The AMS did not receive any objections to the reading of Archbishop Broglio’s statement from the other branches of service.
Update: The decision to forbid U.S. Army chaplains from reading the letter is an odd one. This is not the first time that the question of religious liberty and freedom of speech in the military has been brought up.
In fact, the Pentagon was once sued by The Becket Fund for having issued gag orders against a Catholic priest and Jewish rabbi for being vocal supporters of H.R. 1122 (the Partial-Birth Abortion Ban Act of 1997).
The Becket Fund argued in court that the gag order "violated their First Amendment rights under the Free Exercise Clause, the Free Speech Clause, and the Religious Freedom Restoration Act, 42 U.S.C. 2000bb, et. seq," according to Free Preach.
The court agreed with The Becket Fund that the gag order was unconstitutional:
What we have here is the government's attempt to override the Constitution and the laws of the land by a directive that clearly interferes with military chaplains' free exercise and free speech rights, as well as those of their congregants. 962 F. Supp. at 165.
Free Preach writes:
In particular, the court rejected all of the arguments advanced by the government to support their censorship of speech from the pulpit. For example, the government argued that it was not an important part of the plaintiffs' religion to urge their congregations to contact Congress about particular moral or political issues. The court soundly rejected that argument, holding that it was not the role of the government "to determine whether encouraging parishioners to contact Congress [about a particular issue like] the Partial Birth Abortion Ban Act is an 'important component' of the [plaintiffs'] faiths." Id. at 161.
Moreover, the court held that "[e]ncouraging parishioners to contact Congress" about legislation addressing moral issues related to religious faith "appears to be no less important to the [plaintiffs' faith] than other religiously-motivated activity courts have held to be important enough to a religion such that its prohibition amounts to a substantial burden." Id.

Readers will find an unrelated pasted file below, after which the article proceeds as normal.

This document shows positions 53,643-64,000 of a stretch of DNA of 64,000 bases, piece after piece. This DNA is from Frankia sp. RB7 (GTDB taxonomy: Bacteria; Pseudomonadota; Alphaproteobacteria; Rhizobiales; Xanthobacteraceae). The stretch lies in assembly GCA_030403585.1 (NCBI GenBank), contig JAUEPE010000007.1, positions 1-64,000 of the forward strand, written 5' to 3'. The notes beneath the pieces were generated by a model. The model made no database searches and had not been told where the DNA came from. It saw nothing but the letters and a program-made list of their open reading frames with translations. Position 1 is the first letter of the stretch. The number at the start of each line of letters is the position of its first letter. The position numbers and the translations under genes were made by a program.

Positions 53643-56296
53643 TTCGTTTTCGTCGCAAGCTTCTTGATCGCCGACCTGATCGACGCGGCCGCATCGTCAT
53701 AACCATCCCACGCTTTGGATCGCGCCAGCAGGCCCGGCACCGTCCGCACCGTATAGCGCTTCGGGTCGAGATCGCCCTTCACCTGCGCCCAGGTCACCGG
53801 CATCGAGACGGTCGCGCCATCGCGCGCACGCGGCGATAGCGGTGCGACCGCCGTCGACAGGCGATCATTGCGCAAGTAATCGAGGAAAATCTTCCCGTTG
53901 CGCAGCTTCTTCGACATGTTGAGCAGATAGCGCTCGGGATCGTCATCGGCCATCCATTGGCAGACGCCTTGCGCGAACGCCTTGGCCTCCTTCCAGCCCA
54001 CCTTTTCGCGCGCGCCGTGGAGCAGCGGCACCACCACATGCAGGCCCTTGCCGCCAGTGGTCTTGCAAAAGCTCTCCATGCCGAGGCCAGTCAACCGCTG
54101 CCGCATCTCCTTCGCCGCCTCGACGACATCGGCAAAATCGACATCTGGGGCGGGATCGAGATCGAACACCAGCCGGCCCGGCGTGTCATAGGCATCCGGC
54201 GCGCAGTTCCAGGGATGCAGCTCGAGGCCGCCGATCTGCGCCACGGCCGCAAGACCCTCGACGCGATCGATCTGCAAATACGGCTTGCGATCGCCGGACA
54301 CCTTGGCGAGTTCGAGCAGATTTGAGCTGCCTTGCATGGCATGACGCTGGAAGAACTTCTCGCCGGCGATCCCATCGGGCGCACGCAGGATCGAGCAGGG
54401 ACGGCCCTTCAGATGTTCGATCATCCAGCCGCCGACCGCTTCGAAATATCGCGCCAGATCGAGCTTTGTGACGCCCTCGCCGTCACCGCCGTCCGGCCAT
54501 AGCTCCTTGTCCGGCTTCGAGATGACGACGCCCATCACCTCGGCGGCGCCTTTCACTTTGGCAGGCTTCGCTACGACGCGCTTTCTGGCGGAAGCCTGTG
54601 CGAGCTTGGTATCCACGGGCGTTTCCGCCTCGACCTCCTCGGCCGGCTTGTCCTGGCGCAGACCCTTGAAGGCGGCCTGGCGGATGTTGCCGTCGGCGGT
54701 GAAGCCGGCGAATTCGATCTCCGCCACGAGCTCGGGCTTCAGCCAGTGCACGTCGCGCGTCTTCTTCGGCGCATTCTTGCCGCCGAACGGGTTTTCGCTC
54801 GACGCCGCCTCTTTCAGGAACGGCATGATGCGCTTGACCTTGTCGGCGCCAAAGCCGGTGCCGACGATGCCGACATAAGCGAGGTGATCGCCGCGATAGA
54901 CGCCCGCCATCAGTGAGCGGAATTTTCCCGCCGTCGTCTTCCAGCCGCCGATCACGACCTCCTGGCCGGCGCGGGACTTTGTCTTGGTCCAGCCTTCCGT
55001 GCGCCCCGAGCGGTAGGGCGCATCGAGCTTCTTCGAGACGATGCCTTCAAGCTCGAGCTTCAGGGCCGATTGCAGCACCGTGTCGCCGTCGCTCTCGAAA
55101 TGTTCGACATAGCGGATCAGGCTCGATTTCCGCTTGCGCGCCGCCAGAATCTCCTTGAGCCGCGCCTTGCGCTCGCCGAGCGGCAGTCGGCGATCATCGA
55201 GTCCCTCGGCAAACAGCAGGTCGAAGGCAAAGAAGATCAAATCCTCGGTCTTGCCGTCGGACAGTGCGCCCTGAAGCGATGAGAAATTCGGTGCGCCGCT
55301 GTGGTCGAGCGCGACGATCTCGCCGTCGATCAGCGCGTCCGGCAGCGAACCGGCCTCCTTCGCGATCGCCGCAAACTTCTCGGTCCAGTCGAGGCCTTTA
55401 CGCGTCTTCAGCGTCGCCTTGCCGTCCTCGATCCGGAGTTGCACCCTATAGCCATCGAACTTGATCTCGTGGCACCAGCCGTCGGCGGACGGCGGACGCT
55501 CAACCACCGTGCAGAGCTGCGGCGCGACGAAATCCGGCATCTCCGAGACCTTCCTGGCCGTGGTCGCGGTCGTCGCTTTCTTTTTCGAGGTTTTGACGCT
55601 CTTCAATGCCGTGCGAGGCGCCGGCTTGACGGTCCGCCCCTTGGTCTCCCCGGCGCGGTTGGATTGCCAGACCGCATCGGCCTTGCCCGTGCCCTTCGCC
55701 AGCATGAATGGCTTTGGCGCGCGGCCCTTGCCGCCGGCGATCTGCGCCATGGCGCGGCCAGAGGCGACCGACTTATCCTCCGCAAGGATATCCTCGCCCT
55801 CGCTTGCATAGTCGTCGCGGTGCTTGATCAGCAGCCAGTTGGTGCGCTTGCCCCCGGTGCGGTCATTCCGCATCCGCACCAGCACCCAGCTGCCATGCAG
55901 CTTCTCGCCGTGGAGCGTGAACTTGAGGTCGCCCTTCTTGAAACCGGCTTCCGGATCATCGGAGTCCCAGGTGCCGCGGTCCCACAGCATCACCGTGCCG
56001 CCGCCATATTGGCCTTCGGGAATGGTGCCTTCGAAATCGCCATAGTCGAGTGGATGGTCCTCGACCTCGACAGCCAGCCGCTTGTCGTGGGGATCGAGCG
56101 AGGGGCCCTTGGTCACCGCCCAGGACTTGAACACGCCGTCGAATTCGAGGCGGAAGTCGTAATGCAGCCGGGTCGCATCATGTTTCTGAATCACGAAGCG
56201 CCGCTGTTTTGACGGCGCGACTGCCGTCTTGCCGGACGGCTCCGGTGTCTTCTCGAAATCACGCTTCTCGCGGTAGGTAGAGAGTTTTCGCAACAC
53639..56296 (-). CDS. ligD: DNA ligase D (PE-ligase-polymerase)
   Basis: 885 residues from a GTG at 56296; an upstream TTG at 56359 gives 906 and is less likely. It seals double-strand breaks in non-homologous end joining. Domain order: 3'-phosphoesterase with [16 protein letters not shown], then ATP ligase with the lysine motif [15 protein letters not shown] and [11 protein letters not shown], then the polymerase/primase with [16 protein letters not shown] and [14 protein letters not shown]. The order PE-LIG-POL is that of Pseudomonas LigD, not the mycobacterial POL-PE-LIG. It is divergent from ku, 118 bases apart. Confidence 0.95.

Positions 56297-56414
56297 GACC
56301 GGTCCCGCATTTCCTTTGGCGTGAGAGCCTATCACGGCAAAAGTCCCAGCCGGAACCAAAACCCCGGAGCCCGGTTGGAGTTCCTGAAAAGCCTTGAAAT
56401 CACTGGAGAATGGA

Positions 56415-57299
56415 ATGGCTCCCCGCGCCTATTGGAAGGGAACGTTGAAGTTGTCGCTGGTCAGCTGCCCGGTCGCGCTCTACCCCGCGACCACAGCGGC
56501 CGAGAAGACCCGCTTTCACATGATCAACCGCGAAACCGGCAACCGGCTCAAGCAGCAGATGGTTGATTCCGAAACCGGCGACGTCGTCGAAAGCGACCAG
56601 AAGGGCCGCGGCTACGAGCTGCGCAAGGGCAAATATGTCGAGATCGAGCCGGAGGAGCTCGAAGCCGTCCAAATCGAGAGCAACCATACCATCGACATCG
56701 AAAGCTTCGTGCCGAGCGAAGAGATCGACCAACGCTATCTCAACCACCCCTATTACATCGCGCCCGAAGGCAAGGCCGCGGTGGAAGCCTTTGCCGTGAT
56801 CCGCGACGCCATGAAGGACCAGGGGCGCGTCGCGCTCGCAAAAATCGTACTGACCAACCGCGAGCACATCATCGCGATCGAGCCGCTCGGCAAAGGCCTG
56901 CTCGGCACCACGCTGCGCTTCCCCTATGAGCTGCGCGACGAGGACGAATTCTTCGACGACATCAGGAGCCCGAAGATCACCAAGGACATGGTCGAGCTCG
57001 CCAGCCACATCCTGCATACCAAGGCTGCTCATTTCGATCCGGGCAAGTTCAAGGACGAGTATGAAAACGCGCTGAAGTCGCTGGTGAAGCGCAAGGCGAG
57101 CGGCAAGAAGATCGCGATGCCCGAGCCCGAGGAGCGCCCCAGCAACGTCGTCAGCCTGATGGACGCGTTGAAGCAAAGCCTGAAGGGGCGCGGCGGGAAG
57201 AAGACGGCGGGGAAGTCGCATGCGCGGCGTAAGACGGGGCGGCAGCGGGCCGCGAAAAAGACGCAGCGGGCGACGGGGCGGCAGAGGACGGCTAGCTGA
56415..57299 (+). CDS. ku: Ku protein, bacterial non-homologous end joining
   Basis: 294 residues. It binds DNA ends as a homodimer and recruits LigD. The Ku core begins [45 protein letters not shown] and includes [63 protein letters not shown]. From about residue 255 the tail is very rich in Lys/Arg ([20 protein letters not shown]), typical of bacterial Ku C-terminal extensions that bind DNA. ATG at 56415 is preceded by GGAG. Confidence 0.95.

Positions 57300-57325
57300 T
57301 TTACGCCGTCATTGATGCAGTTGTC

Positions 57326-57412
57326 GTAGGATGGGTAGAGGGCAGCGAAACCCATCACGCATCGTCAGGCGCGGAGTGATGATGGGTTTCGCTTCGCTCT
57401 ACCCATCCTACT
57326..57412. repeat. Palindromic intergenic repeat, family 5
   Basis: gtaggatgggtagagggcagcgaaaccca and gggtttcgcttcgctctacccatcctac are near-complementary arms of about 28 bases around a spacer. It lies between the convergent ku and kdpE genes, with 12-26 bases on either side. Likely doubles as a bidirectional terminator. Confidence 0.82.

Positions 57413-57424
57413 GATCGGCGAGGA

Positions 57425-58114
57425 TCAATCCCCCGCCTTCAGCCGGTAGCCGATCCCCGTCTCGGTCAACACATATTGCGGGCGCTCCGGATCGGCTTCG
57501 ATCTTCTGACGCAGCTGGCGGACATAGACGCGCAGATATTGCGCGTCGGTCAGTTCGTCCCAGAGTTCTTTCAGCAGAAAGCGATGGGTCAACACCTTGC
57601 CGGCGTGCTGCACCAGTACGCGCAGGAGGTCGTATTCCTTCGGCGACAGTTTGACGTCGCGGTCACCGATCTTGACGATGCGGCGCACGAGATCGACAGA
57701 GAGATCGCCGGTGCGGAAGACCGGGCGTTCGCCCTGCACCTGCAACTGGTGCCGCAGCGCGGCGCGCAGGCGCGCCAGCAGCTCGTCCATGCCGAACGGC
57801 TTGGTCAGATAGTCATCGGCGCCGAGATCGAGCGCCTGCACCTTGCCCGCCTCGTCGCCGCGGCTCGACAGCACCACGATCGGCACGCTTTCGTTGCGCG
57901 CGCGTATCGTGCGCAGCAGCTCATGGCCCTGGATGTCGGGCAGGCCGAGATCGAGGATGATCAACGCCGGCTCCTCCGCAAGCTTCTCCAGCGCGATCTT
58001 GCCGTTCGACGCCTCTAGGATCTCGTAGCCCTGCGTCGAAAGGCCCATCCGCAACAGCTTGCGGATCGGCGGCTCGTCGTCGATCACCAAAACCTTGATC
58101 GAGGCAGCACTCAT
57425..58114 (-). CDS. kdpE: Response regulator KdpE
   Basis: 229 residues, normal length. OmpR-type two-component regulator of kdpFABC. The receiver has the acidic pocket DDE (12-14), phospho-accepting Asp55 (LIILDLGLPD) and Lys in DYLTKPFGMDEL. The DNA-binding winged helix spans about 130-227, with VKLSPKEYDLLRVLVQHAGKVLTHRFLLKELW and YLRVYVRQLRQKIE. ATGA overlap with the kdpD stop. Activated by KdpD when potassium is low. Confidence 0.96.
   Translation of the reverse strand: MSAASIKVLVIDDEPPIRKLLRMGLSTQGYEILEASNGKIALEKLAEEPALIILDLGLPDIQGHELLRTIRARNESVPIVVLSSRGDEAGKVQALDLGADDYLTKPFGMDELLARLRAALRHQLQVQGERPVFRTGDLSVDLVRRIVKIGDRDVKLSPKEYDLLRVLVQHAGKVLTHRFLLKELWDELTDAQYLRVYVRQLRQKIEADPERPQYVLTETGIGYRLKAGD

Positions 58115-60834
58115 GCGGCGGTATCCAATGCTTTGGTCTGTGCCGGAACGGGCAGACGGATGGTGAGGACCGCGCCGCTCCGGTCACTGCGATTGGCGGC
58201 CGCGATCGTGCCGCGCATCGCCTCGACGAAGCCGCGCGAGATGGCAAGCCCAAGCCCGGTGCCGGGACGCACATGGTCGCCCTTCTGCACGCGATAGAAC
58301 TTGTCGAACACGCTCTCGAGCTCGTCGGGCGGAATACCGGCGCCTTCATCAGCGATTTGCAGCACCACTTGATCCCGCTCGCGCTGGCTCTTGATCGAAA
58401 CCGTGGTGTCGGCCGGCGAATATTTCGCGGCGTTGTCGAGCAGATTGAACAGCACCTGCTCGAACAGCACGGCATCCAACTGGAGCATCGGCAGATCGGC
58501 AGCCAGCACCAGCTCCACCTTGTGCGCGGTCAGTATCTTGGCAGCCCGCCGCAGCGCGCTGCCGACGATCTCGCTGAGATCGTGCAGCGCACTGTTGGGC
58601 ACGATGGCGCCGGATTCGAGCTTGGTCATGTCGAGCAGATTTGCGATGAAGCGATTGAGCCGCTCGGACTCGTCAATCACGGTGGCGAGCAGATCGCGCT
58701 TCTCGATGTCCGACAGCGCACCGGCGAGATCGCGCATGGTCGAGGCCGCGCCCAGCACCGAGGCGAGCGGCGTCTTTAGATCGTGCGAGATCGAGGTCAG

The government then argued that the chaplains' contemplated speech was "not religious" but merely "political." The court rejected this argument also, holding that "it is not the role of this Court to draw fine distinctions between degrees of religious speech and to hold that religious speech is protected but religious speech with so-called political overtones is not." Id. at 164.
Finally, the court held that any interests advanced by the government for their censorship policy were "outweighed by the...chaplains' right to autonomy in determining the religious content of their sermons." Id. at 162.
It is imperative to note that these same interests would likely be asserted by the government in the private freedom-to-preach context as well, and similar reasoning to reject such would apply. To summarize the holding: The State cannot interfere with the right of religious leaders to preach from the pulpit on political issues, even if those ministers are in the military [emphasis added].
Now, all that being said, and the legal and constitutional precedent having been set, the question is this: on what grounds did the U.S. Army have the right to forbid those chaplains from reading an open letter from the Archbishop during Sunday Mass?
Update II: The Secretary of the Army has approved the reading of the letter:
Subject: Important Letter
After speaking with the Secretary of the Army it has been agreed that this text should be read at all of the Masses next Sunday and made available to the faithful. If you already read it last Sunday, it is not necessary to repeat the reading.
Thank you and God bless you.
Fraternally in Christ,
Most Reverend Timothy P. Broglio
Archbishop for the Military Services
However, it's important to note that the language in "this text" has been amended from its original form. The line "We cannot -- we will not -- comply with this unjust law," has been removed entirely.
This is a breaking story. Updates will be added as they become available.